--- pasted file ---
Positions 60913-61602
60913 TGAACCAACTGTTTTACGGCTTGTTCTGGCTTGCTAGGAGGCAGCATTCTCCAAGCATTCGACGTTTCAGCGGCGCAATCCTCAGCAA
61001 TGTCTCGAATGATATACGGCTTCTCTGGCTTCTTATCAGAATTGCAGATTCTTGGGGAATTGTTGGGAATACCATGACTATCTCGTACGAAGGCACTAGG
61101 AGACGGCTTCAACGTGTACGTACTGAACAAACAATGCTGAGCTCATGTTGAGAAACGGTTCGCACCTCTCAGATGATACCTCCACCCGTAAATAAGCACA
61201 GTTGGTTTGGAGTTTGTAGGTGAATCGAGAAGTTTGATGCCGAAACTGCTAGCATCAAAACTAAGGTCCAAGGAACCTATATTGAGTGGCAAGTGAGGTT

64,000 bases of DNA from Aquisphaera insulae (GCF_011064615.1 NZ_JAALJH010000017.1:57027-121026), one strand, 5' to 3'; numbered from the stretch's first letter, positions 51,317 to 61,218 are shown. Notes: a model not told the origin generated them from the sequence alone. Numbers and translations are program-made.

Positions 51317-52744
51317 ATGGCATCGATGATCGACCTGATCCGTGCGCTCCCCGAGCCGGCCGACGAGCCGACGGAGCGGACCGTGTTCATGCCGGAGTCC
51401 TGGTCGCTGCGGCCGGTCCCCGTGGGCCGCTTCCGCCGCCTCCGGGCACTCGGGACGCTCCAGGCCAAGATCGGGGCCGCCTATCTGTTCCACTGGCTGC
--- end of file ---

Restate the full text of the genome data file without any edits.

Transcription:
Positions 60913-61602
60913 TGAACCAACTGTTTTACGGCTTGTTCTGGCTTGCTAGGAGGCAGCATTCTCCAAGCATTCGACGTTTCAGCGGCGCAATCCTCAGCAA
61001 TGTCTCGAATGATATACGGCTTCTCTGGCTTCTTATCAGAATTGCAGATTCTTGGGGAATTGTTGGGAATACCATGACTATCTCGTACGAAGGCACTAGG
61101 AGACGGCTTCAACGTGTACGTACTGAACAAACAATGCTGAGCTCATGTTGAGAAACGGTTCGCACCTCTCAGATGATACCTCCACCCGTAAATAAGCACA
61201 GTTGGTTTGGAGTTTGTAGGTGAATCGAGAAGTTTGATGCCGAAACTGCTAGCATCAAAACTAAGGTCCAAGGAACCTATATTGAGTGGCAAGTGAGGTT

64,000 bases of DNA from Aquisphaera insulae (GCF_011064615.1 NZ_JAALJH010000017.1:57027-121026), one strand, 5' to 3'; numbered from the stretch's first letter, positions 51,317 to 61,218 are shown. Notes: a model not told the origin generated them from the sequence alone. Numbers and translations are program-made.

Positions 51317-52744
51317 ATGGCATCGATGATCGACCTGATCCGTGCGCTCCCCGAGCCGGCCGACGAGCCGACGGAGCGGACCGTGTTCATGCCGGAGTCC
51401 TGGTCGCTGCGGCCGGTCCCCGTGGGCCGCTTCCGCCGCCTCCGGGCACTCGGGACGCTCCAGGCCAAGATCGGGGCCGCCTATCTGTTCCACTGGCTGC